Do you know what Kennel Cough is?
Also known as infectious tracheobronchitis or tracheitis, Kennel Cough is a contagious infectious disease that can affect dogs, cats and also humans, so it is considered a zoonosis.
Causes of Kennel Cough
Kennel cough has one or more causative agents, acting together or in isolation. The bacteria Bordetella bronchiseptica is the most important of the agents, as it is involved in most infected dogs and also affects humans. However, other etiologic agents may be present, with the most frequent being the Parainfluenza virus and Adenovirus type 2.
Forms of contamination
This disease is more prevalent in cold months and transmission occurs through direct contact with infected dogs or indirect contact with splashed material, cough residues or indirect contact such as drinking fountains, feeders and walkways that have had contact with infected dogs.
Evolution of Kennel Cough disease
After contamination, the virus and bacteria are found in the upper respiratory system and symptoms start to appear between 3 to 8 days.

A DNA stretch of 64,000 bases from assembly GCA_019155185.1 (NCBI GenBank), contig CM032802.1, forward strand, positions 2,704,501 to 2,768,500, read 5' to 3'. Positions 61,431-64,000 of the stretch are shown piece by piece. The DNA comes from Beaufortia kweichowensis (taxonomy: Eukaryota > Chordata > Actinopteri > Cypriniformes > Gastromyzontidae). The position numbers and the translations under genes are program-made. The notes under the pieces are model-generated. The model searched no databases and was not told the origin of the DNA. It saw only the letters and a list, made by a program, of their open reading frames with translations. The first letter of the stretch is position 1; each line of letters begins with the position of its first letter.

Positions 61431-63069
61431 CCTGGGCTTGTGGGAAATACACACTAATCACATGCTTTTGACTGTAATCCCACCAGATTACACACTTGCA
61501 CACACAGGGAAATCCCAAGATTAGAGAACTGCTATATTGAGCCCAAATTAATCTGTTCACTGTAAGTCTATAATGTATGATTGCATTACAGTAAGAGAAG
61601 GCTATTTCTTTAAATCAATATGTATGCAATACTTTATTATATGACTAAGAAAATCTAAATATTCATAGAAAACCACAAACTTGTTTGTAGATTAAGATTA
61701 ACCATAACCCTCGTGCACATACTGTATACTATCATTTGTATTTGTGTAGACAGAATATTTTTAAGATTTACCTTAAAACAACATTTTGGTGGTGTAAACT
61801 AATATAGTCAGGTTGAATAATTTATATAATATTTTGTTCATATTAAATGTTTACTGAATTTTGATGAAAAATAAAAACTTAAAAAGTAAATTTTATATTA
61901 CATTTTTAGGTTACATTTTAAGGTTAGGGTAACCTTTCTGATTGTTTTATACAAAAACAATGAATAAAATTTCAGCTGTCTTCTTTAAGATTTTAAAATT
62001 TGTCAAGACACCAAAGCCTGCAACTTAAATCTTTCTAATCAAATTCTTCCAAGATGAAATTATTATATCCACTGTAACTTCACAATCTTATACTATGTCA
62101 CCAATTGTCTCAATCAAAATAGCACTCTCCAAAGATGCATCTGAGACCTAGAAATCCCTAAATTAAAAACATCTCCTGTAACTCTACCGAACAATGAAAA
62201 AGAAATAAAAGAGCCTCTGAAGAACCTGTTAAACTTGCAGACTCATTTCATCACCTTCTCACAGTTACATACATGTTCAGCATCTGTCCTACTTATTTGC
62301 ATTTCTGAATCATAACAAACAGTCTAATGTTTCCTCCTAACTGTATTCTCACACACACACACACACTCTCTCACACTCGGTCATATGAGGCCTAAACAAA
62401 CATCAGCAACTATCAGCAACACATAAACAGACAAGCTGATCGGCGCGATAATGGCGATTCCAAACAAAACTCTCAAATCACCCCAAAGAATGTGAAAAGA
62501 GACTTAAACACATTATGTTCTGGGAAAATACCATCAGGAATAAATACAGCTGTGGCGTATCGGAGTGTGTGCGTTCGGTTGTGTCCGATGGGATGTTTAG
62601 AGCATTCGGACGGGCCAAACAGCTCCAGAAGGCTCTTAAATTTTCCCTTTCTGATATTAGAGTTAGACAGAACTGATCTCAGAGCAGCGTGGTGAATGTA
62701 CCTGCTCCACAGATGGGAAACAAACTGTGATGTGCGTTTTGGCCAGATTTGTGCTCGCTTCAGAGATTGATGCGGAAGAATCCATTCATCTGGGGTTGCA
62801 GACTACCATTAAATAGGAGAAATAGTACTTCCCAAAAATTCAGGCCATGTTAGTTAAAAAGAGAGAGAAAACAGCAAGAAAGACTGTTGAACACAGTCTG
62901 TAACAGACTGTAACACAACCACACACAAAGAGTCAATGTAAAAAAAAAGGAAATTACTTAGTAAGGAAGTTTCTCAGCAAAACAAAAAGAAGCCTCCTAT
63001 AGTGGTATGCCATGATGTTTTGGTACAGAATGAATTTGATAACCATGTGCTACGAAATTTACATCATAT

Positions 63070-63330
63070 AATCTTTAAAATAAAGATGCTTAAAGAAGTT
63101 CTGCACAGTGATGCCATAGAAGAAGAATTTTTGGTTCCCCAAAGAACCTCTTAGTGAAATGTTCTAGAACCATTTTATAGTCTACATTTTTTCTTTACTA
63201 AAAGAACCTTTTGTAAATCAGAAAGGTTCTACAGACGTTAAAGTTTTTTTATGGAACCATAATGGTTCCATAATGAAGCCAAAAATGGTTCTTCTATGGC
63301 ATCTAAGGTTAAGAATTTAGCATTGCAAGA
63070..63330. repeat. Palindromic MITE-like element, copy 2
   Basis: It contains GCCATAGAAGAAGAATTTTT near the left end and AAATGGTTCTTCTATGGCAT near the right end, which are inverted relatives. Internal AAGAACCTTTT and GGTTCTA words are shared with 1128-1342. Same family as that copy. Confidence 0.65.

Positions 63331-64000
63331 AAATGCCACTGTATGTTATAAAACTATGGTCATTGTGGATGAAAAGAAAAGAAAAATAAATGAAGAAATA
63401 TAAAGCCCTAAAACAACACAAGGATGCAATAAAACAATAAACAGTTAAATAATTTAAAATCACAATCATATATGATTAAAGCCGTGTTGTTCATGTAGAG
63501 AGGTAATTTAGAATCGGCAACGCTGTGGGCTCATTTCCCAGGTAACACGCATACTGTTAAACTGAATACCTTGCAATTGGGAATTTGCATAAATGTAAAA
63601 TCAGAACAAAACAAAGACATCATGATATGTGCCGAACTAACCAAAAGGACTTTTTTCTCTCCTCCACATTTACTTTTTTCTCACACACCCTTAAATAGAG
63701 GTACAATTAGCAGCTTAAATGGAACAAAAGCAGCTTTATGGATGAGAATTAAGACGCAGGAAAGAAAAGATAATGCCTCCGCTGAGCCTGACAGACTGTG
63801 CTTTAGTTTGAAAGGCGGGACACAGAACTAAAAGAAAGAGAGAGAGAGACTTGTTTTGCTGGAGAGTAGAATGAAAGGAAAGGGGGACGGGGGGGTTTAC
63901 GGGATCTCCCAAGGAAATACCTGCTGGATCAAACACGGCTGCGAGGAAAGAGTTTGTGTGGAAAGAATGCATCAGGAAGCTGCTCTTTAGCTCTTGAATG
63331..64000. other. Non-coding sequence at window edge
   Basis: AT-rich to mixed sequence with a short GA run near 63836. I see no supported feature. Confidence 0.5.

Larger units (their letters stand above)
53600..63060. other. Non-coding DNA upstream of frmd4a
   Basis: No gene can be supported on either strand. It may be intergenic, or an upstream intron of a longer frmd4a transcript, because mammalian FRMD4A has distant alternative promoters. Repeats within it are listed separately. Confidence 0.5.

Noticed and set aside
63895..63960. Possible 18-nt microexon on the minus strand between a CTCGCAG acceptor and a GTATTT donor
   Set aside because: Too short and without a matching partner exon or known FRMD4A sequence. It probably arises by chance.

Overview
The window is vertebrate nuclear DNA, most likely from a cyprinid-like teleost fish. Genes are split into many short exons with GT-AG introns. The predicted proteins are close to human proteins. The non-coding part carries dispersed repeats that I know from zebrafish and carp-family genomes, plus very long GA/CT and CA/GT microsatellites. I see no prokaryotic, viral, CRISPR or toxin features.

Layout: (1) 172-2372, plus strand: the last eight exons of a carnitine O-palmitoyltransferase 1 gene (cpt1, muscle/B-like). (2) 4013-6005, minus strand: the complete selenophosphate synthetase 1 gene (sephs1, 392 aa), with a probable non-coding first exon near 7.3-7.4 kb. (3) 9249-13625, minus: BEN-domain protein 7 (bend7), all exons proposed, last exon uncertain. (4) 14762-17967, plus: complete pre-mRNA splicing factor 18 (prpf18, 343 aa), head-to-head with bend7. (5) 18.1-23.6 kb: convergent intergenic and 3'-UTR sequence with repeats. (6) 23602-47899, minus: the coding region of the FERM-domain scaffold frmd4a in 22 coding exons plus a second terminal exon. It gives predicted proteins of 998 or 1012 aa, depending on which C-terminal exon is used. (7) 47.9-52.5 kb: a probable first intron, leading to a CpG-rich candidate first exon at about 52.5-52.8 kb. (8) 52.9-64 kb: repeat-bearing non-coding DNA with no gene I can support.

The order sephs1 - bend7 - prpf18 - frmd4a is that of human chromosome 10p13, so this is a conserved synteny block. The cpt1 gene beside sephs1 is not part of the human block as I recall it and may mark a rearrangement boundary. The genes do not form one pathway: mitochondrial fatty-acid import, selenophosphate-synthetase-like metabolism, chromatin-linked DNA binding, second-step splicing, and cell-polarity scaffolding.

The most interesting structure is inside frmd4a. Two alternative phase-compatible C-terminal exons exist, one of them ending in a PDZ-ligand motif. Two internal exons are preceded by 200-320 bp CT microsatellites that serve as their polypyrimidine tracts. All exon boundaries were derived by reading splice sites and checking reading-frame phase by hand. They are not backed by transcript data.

Coughing, sneezing, fever and lack of appetite are the main symptoms of kennel cough in dogs. In more complicated cases, ocular and nasal discharge with pus and even pneumonia may occur. These symptoms can extend from 1 to 3 weeks or more depending on the causative agents involved and the severity of the disease.
Diagnosis of Kennel Cough
There is no clinical need to establish the causative agent, unless the dog is a participant in a scientific study. The symptoms presented associated with a good clinical history (or anamnesis) and complementary exams such as complete blood count and chest X-ray close most diagnoses of kennel cough.
Treatment is based on supportive measures to maintain the animal’s general condition and antibiotics that have a good distribution in the respiratory tract.
At home, you should keep your pet in a safe place, that may be comfortable for your dog but, at the same time, it needs to be a room distant to other animals and house members.
The only prevention is through vaccination, widely applied in veterinary clinics and avoiding contact with sick animals or with the symptoms mentioned above.